We organised two days of events for locals and visitors to attend if they were interested, focused around raising awareness of whales and dolphins in the Hebrides and how the Trust was working to study and protect them. Straight off the ferry the team was keen to get started. Friday had a full line-up of talks and workshops including our popular “Bones Box” and finishing up with a headland watch. Over the course of the day attendees learnt how to ID the most common species of cetacean found in the Hebrides and why exactly it was such an important ecosystem for these animals. Finally, participants got to put their newly acquired ID skills into practice in a survey simulator and headland watch.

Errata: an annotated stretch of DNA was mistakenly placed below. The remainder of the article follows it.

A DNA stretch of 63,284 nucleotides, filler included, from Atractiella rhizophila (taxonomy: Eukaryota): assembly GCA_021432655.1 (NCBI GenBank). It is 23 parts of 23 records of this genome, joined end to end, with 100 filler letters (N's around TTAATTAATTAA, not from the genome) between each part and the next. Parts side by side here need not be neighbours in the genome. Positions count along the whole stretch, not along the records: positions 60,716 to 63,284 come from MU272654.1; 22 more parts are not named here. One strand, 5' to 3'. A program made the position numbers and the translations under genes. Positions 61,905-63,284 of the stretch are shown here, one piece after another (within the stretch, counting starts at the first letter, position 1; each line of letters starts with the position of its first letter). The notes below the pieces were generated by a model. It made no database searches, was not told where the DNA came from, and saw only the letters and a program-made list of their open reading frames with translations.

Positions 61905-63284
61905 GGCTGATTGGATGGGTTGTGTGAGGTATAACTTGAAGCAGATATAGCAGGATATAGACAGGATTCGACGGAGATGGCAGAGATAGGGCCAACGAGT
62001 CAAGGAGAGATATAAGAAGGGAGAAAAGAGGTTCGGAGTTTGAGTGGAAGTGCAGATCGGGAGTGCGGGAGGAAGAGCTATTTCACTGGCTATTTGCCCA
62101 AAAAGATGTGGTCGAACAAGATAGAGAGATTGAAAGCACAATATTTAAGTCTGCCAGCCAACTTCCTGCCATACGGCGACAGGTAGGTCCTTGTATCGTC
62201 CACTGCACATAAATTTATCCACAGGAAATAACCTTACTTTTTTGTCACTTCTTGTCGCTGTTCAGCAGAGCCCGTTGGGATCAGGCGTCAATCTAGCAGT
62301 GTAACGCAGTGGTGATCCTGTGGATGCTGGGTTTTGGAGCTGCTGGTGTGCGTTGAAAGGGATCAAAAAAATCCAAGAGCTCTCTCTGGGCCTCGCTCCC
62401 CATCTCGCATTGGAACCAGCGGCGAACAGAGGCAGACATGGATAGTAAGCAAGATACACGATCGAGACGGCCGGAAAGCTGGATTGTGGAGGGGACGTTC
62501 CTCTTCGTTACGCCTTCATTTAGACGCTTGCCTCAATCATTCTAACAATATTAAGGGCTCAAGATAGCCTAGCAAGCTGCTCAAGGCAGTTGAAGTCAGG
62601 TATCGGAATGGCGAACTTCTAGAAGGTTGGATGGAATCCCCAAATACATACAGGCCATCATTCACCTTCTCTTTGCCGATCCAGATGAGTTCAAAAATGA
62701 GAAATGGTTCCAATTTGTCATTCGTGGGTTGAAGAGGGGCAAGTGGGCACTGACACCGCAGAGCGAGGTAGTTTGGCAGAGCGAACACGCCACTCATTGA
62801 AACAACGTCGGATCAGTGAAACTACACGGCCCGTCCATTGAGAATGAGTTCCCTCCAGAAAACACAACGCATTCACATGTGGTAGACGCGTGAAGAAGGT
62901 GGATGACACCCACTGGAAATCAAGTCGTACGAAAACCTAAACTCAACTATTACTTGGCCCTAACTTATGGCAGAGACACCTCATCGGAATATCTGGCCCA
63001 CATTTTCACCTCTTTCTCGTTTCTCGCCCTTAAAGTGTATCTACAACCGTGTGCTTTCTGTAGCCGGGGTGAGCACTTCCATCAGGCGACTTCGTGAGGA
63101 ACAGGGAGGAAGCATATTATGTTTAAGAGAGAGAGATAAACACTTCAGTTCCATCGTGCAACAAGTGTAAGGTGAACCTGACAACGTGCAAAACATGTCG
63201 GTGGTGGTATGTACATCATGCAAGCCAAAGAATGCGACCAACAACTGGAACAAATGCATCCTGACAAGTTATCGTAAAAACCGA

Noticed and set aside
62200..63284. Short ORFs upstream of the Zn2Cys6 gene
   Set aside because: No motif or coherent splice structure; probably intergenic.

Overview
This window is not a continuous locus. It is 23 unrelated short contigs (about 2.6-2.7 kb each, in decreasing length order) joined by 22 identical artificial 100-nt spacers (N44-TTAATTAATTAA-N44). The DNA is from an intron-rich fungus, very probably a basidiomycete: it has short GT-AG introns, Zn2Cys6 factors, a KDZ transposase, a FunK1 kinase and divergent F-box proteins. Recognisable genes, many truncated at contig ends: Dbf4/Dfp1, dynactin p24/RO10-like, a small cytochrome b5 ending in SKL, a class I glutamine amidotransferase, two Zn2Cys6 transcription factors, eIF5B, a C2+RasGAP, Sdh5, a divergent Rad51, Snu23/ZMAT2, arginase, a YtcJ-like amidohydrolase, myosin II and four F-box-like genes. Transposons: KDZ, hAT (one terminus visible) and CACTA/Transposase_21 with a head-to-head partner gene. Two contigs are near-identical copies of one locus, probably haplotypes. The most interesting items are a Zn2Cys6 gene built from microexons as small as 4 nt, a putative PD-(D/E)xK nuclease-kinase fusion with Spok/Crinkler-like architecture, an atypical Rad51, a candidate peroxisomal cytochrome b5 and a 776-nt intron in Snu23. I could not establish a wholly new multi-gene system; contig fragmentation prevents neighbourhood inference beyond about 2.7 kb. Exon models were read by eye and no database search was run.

Although our headland watch didn’t reveal any cetaceans, we did spot 15 basking sharks in Gunna Sound. An amazing sight for everyone involved, especially when reports of basking sharks have only been coming in for about a week before hand. With the arrival of the sharks, many feel summer has well and truly arrived. The next day we set up a stall on Gott Bay, where the Regatta itself was happening. The wind was perfect for the sailing races, although not so helpful at keeping the ID guides on our table! Despite the challenges of a few strong gusts of wind the stall was busy the whole day. Young children (and their parents) were curious about the bones we had on display and many people who visited us let us know about cetaceans or sharks they had seen recently. We talked to as many people as possible about our Community Sightings Network and hopefully the next time they see something of interest in the ocean around Tiree or the Hebrides, they’ll remember to report it to us online.